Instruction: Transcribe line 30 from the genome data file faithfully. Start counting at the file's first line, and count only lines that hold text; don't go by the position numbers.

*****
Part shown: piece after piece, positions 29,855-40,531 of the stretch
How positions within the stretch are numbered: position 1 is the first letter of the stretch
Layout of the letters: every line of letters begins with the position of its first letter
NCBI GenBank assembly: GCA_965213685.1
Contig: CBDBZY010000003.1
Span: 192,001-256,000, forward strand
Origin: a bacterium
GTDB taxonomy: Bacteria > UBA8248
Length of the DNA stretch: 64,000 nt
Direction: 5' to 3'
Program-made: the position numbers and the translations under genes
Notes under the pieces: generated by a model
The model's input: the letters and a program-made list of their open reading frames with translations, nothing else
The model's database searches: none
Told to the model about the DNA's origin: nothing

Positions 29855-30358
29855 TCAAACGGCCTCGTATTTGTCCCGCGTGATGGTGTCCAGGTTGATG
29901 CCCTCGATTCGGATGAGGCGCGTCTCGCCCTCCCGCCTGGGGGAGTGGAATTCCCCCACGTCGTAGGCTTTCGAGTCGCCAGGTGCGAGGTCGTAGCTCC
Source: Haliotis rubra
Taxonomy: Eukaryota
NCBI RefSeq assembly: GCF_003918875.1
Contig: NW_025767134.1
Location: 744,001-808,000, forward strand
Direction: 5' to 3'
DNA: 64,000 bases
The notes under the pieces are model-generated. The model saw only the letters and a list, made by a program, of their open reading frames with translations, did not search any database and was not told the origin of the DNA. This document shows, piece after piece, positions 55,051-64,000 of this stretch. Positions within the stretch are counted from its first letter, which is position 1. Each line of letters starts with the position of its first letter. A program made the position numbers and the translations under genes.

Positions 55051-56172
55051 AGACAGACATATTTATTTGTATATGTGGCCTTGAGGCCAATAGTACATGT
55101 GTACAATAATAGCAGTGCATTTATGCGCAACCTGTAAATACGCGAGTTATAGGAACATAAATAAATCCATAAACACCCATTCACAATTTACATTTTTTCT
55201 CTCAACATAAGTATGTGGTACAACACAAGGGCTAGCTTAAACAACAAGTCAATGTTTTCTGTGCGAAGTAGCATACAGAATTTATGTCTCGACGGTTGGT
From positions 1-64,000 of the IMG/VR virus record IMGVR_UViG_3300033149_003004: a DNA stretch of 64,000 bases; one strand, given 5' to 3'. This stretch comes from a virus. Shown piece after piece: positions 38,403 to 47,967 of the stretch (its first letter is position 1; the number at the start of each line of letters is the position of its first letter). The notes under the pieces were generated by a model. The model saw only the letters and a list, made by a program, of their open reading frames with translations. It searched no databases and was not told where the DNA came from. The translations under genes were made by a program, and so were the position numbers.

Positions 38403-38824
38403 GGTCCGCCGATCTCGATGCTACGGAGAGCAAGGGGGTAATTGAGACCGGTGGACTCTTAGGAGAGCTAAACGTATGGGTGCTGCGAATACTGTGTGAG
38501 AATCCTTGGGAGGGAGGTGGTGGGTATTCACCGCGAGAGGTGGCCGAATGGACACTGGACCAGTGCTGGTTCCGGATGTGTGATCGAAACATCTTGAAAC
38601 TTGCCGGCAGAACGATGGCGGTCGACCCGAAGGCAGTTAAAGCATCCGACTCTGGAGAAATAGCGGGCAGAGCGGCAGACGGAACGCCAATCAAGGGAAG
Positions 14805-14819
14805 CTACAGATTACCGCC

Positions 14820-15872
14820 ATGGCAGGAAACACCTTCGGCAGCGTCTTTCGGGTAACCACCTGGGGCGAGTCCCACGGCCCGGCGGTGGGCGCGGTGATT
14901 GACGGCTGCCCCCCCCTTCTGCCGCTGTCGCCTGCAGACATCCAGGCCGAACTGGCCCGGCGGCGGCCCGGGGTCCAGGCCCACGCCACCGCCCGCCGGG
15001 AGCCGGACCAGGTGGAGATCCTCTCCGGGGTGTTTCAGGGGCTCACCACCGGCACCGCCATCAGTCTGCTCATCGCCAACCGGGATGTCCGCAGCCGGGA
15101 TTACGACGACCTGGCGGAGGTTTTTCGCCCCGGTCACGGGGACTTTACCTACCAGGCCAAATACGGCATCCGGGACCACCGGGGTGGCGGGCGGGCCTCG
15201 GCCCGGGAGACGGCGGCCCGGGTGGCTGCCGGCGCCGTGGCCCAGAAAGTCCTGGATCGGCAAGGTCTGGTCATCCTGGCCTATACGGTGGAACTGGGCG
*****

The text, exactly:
55201 CTCAACATAAGTATGTGGTACAACACAAGGGCTAGCTTAAACAACAAGTCAATGTTTTCTGTGCGAAGTAGCATACAGAATTTATGTCTCGACGGTTGGT